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Online map details shooting ranges open for public use

MADISON - People looking for a shooting range to sharpen their shooting skills now have a new online resource to help them find target ranges.

A new Department of Natural Resources online map details shooting ranges on public property and private ranges open for public use. The Public Shooting Range map details the types of shooting activities allowed and links to the individual range websites. To view the site search the DNR website dnr.wi.gov for keywords "shooting ranges." People who operate a Wisconsin-based shooting range open to the public can have it added to the map by contacting Mike Watt at Michael.watt@wi.gov or 608-266-8597.

FOR MORE INFORMATION CONTACT: Mike Watt Michael.watt@wi.gov or 608-266-8597

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Wisconsin teachers! DNR Offers Free Arbor Day seedlings.

MADISON -- Elementary school teachers are eligible to order free white pine seedlings for fourth grade students before March 15 from the Department of Natural Resources' State Nursery Program as part of a statewide Arbor Day celebration in April. Seedlings will be delivered to local DNR offices as close to Arbor Day as possible.

Teachers should use the online form on the Fourth grade Arbor Day free tree program page of the DNR website.

Arbor Day celebrates trees and their importance to the environment and quality of life of all. It started in Nebraska in 1872 and is marked nationally and in other countries. Wisconsin celebrates Arbor Day annually the last Friday in April.

FOR MORE INFORMATION CONTACT: Carey Skerven (715) 424-3700 carey.skerven@wisconsin.gov, Joanne Haas, 608-209-8147

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Stream crossing project may result in the incidental take of rare frog

MADISON - A bridge replacement on a Grant County road may result in the "incidental taking" of a rare frog under an authorization the Department of Natural Resources proposes to issue for the project. Incidental take refers to the unintentional loss of individual endangered or threatened animals or plants that does not put the overall population of the species at risk.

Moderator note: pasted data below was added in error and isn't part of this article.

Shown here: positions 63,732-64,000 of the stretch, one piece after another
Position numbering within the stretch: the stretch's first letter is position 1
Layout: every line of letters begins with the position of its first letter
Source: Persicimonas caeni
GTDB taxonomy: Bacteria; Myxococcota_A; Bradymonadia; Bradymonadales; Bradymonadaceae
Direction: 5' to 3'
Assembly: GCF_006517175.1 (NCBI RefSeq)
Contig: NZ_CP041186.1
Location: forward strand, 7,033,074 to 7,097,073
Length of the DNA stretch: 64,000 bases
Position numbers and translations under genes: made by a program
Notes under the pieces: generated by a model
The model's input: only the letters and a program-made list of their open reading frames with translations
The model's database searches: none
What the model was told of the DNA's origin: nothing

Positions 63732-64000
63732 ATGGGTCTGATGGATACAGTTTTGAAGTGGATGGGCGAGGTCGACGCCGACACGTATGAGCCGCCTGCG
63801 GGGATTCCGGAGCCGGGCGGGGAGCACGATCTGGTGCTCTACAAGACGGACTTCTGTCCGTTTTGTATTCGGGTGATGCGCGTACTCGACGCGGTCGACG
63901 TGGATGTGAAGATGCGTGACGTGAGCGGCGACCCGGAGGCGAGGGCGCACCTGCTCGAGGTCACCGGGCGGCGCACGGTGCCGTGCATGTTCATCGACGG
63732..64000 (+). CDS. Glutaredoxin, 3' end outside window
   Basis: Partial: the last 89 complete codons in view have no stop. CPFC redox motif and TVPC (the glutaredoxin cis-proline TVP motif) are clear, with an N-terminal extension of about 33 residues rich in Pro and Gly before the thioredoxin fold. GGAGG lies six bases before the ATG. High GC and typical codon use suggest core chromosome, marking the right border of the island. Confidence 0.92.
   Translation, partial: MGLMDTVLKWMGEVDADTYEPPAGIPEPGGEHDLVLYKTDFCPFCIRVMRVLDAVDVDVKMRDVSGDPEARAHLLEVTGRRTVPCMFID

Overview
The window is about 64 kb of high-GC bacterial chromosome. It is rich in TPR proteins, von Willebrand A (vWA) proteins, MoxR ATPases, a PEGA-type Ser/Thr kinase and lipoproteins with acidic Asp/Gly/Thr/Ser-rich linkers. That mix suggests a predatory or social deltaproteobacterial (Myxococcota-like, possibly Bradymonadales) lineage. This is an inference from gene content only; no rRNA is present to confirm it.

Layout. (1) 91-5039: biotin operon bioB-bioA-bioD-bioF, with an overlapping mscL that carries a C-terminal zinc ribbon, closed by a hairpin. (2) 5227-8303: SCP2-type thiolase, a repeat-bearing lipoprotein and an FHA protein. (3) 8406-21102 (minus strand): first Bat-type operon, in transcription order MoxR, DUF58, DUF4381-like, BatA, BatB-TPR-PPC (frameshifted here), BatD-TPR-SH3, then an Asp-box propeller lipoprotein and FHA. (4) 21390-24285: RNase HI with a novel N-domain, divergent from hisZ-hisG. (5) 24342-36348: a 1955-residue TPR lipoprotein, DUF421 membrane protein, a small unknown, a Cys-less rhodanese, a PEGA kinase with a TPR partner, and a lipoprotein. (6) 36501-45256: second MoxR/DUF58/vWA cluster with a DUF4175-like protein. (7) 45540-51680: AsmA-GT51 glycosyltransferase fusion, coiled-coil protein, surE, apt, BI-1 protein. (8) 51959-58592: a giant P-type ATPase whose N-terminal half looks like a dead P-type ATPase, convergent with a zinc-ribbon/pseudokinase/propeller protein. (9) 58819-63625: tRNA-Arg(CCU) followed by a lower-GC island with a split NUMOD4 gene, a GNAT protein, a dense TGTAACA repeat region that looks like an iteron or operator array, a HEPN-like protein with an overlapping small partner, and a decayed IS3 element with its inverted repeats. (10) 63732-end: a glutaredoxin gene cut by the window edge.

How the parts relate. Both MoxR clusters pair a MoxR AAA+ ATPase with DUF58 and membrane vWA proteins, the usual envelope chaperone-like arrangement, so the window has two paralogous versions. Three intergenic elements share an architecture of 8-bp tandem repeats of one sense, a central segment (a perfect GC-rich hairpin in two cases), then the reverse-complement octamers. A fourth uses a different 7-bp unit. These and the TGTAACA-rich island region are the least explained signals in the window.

Grant County proposes to replace the Airport Road bridge over the MacPherson Branch of the Platte River in the Town of Ellenboro. In addition to widening the bridge, the roadway will be slightly realigned in its approach to the bridge. The roadway will be closed to traffic during construction of this project.

The presence of the state endangered northern cricket frog (Acris crepitans) has been confirmed in the vicinity of the project site. DNR staff determined that the proposed project may result in the incidental taking of some frogs

DNR staff concluded that the proposed project is not likely to jeopardize the continued existence or recovery of this species within the state, the whole plant-animal community of which it is a part and has benefit to the public health, safety or welfare that justifies the action.

The conservation measures to minimize the adverse effect on the endangered species will be incorporated into the proposed Incidental Take Authorization. Copies of the jeopardy assessment and background information on the northern cricket frog are available by searching the DNR website for incidental take public notice or upon request from Rori Paloski at 608-264-6040. Public comments will be taken through Feb. 11, 2014 and should be sent to Rori Paloski, Conservation Biologist, DNR, PO Box 7921, Madison, WI 53707-7921.

FOR MORE INFORMATION CONTACT: Rori Paloski, 608-264-6040

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EDITOR'S ADVISORY: Jan. 16 online chat focuses on eagle watching opportunities

Extensive ice cover and a record number of eagles makes 2014 a great year to catch a glimpse of bald eagles in some of their traditional open water haunts. There were a record number of breeding eagle pairs and occupied nests in 2013. The Mississippi and Wisconsin rivers, in fact, boast some of the largest concentrations of wintering bald eagles in the lower 48 states.

Join us for a chat all about the bald eagle this Thursday, Jan. 16, at noon. To participate, visit the DNR home page, dnr.wi.gov, and look for the box on the right to enter the chat, or search the phrase "ask the experts." You can also join the conversation on our Facebook page, www.facebook.com/WIDNR, by clicking the "Cover it Live Chat" box on the top of the page.

FOR MORE INFORMATION CONTACT: Lisa Gaumnitz, 608-264-8942 or Trish Nitschke, 920-360-3252

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Read more: Previous Weekly News

Last Revised: Tuesday, January 14, 2014